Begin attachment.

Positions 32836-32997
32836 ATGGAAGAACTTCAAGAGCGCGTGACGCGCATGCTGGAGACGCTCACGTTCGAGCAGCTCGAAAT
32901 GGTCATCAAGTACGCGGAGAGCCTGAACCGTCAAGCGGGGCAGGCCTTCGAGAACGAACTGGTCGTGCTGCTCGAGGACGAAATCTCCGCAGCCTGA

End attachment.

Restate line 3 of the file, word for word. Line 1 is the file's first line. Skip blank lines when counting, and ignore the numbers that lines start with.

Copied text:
32901 GGTCATCAAGTACGCGGAGAGCCTGAACCGTCAAGCGGGGCAGGCCTTCGAGAACGAACTGGTCGTGCTGCTCGAGGACGAAATCTCCGCAGCCTGA